I wouldn’t put Tskaltubo in the category of dark tourism (visiting places associated with death or suffering) but some of the considerations are the same. Our reason for visiting Tskaltubo was to explore the sanatoriums and learn about the history of the town and the spa culture. It just so happens that the history of the sanatoriums has become mixed up in more recent ‘dark’ events which have changed the use of the buildings.
Maybe we are being over-sensitive and I’m not sure how I would feel in that situation. Maybe the people living there don’t think much of it? And although we were met with smiles and kindness we were very conscious that some people might think it was strange for a couple of camera-wielding tourists to be wandering around. Cameras are a sensitive subject and somehow we feel far more intrusive carrying a large DSLR (even if we’re not using it) than we do an iPhone.
But it’s not just about people living in poor and cramped conditions becoming tourist attractions. It’s about waltzing into their lives uninvited with camera shutters clicking. That’s what the paparazzi do and we are not the paparazzi. Our interest is genuine and we are extremely sensitive when intruding into the lives of those less fortunate than us.
This didn’t stop us feeling self-conscious however and we always made a point of smiling at and speaking to a passing resident to try and explain our presence: we were interested in the history of sanatoriums or were looking for a particular mosaic. Our Russian is close to non-existent but we used the phrases “mozhno” (may I?) and “pozhaluysta” (please) often.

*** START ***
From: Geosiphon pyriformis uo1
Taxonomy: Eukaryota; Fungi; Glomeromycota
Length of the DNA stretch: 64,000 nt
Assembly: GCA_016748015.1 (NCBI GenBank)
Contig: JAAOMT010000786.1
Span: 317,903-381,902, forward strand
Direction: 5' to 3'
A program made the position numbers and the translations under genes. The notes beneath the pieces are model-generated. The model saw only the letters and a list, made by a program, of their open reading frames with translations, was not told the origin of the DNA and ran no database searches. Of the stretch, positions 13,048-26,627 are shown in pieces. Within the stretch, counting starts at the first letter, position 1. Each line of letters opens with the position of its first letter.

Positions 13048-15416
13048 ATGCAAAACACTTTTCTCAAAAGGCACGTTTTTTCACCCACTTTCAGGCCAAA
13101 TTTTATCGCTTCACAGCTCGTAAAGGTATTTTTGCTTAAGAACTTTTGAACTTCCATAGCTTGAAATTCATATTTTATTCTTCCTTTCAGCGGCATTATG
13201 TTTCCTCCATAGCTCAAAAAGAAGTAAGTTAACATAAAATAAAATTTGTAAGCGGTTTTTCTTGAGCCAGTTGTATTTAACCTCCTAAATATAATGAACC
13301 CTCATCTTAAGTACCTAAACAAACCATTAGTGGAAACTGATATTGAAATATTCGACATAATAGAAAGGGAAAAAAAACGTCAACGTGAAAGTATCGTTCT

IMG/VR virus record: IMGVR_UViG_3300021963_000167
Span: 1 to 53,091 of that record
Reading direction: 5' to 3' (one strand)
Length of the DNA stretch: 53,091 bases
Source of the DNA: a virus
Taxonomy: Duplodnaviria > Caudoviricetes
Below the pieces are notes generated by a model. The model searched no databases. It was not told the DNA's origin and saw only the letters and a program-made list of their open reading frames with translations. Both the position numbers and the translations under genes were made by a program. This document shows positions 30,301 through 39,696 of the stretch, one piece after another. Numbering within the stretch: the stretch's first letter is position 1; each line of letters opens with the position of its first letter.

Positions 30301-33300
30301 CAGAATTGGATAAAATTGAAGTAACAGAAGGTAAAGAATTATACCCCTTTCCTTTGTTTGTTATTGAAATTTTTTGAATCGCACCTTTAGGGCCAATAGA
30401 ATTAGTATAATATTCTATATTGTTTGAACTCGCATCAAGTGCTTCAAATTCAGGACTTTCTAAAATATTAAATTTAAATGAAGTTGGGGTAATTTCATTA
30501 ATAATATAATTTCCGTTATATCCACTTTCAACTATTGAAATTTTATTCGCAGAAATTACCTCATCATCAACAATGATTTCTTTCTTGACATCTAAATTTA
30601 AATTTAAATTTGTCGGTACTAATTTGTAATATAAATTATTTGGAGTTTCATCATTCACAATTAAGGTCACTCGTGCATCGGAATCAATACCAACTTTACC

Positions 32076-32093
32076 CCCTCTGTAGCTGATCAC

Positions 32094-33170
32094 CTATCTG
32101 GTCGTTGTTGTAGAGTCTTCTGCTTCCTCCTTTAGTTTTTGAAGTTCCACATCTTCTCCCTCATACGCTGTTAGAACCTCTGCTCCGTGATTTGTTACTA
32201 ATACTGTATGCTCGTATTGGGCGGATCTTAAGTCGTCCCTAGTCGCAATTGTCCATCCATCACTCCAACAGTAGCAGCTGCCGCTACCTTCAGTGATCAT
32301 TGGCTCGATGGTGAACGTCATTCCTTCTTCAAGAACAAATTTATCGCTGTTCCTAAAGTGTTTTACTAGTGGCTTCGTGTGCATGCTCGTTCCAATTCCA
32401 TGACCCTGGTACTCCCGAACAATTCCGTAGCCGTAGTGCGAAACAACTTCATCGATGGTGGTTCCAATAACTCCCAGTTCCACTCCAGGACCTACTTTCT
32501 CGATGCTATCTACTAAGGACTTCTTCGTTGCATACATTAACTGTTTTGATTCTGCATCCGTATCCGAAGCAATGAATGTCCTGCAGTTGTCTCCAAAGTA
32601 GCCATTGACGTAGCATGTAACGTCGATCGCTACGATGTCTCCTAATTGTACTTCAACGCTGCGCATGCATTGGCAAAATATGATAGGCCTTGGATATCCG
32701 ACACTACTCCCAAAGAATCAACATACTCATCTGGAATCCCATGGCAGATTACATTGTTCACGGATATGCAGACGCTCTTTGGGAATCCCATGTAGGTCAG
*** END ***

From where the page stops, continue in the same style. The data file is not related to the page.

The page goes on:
For these reasons, we have chosen not to share GPS coordinates for the buildings that are heavily occupied by IDPs.
However, we have marked on the bathhouses and other places of interest, along with the abandoned hotels that are marked on Google maps.
Location Map – Where to find Tskaltubo’s Soviet-era sanatoriums and spas
How to Get to Tskaltubo
The best way to reach Tskaltubo is by marshrutka (minivan), taking around 20 minutes to cover the 10 or so kilometres. Marshrutkas depart approximately every 20 minutes between 8am and 7pm and the fare is 1.20 lari (€0.42/$0.50). You can either take minibus #30 from across the bridge from Kutaisi’s tourist information centre or #34 from the main bus station. The former is likely to be more convenient if you’re staying in Kutaisi.
There is also a train between Kutaisi and Tskaltubo, but according to Visit Kutaisi’s website there is only one per day in each direction: from Kutaisi the train departs at 05:50 and takes 2 hours to reach Tskaltubo. Similarly, there’s only one train the other way, departing 16:23 and arriving almost 4 hours later. Our advice is not to use the train service until you enjoy really long rail journeys!
Where to Stay in Tskaltubo
Because Tskaltubo is only 8 or 9 kilometres from Kutaisi, we didn’t bother looking for accommodation in Tskaltubo even though we visited two days in a row. There are several options in Tskaltubo but if you’re on a budget, Kutaisi has more choice (we’ve stayed at Guest House Rioni twice). If you’re not on a tight budget, you could experience a night or two at a former Soviet sanatorium, the Tskaltubo Spa Resort, for around £55/US$75 per night.